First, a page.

The proposed $2. 35 billion sale of Enron subsidiary Portland General Electric to Texas Pacific Group is what critics and opponents fear — a quick-turnaround plan to make...
PORTLAND — The proposed $2.35 billion sale of Enron subsidiary Portland General Electric to Texas Pacific Group is what critics and opponents fear — a quick-turnaround plan to make a huge profit on the largest remaining asset in the Enron bankruptcy, according to documents obtained by a weekly newspaper.
Willamette Week reported yesterday that it has obtained confidential documents that outline Texas Pacific plans to make big cuts in PGE staff members to reap an estimated $800 million to $1.2 billion profit on the utility by selling it within five years.
The documents were submitted to the Oregon Public Utility Commission by the Fort Worth-based investment firm, whose co-founder and managing partner, David Bonderman, has established a track record of turning around troubled companies, including Continental Airlines and Burger King.
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Lee Beyer, chairman of the utility commission, told The Associated Press the documents amount to “mere speculation” about possible outcomes of the sale, and he emphasized the commission has not made a decision — despite a recommendation from its own staff members to reject the deal.
Beyer said Texas Pacific, acting under the widely accepted rules of corporate “due diligence,” carefully analyzed Portland General Electric and came up with various “scenarios” on how to balance public benefit with increased profitability under the buyout proposal.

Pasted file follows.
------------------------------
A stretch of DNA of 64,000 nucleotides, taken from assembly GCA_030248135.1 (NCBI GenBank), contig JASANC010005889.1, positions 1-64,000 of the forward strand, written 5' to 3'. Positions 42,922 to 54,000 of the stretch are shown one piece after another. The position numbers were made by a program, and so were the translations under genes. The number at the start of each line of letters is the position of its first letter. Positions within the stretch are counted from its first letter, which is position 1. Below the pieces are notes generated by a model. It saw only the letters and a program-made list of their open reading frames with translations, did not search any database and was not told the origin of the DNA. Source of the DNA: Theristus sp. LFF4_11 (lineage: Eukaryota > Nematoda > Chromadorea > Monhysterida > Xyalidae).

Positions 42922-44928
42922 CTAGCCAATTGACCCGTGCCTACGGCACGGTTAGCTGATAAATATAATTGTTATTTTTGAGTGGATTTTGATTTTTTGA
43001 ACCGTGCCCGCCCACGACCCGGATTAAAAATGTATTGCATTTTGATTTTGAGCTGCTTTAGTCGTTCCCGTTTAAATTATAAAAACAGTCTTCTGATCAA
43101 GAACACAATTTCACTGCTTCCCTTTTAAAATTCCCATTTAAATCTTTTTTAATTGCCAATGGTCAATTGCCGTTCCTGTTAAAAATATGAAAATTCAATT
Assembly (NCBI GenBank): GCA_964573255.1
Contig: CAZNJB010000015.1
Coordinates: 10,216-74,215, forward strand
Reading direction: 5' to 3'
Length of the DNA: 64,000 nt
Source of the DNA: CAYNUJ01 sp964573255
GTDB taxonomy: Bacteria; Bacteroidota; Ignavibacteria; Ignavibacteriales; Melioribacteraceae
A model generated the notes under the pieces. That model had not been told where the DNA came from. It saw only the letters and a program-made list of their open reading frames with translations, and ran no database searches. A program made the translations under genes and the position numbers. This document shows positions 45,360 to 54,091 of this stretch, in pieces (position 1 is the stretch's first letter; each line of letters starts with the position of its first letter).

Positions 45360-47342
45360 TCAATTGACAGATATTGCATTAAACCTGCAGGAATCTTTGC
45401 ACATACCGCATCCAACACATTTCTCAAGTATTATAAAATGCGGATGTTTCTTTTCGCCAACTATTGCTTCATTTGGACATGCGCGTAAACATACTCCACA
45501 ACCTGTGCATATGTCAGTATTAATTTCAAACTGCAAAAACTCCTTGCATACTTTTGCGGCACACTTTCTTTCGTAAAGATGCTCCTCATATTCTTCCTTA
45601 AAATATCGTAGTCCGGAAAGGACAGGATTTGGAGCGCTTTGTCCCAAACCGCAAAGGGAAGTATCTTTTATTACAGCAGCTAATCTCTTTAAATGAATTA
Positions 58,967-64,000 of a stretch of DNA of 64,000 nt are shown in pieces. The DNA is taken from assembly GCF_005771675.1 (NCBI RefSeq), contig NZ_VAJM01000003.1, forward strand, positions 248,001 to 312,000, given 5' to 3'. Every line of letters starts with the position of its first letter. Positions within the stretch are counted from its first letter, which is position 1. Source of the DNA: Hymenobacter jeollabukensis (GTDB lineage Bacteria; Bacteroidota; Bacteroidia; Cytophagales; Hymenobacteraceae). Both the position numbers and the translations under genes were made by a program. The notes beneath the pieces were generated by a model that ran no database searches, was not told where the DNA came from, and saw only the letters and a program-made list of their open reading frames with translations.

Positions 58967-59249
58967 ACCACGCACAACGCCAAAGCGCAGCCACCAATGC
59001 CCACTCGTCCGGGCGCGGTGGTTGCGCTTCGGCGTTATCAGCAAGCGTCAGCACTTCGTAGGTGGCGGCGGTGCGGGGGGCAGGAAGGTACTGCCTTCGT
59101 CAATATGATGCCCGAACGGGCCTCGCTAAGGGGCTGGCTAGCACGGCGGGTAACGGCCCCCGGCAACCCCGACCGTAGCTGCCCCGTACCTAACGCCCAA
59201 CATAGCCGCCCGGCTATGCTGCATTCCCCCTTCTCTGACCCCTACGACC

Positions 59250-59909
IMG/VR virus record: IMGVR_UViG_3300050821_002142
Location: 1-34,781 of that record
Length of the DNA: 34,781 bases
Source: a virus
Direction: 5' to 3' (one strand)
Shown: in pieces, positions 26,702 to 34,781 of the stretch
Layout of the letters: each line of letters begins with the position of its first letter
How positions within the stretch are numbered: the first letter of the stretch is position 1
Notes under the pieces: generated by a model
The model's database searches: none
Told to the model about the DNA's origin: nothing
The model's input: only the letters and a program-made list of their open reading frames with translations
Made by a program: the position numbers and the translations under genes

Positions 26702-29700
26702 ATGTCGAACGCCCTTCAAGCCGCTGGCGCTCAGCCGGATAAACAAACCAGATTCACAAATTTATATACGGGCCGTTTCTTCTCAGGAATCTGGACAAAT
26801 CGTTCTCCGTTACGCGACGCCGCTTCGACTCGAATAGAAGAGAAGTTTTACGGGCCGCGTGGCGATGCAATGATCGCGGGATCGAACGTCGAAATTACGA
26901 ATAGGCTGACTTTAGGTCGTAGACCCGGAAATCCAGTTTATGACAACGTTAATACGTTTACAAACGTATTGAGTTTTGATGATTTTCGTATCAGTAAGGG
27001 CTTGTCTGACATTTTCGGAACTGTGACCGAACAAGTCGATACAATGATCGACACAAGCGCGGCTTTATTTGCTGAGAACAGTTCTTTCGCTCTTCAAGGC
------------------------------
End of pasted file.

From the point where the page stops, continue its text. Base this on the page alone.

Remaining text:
John Mangan, spokesman for Texas Pacific, said the investment firm has no “specific plans” for “cost cutting or staffing reductions” at PGE.
He also said the company Texas Pacific formed to handle the buyout, Oregon Electric, “has been very clear” that it plans to run PGE for up to 12 years.
Bob Jenks, director of the Citizens Utility Board of Oregon, a watchdog group, said the only thing that has been clear is that Texas Pacific wants to sell PGE again.
“The fact that their most likely outcome is selling to another company is in the public record,” Jenks said, noting the extensive filings by the Citizens Utility Board and other intervenors during commission hearings that confirm Texas Pacific has “a history of cost-cutting when they buy companies.”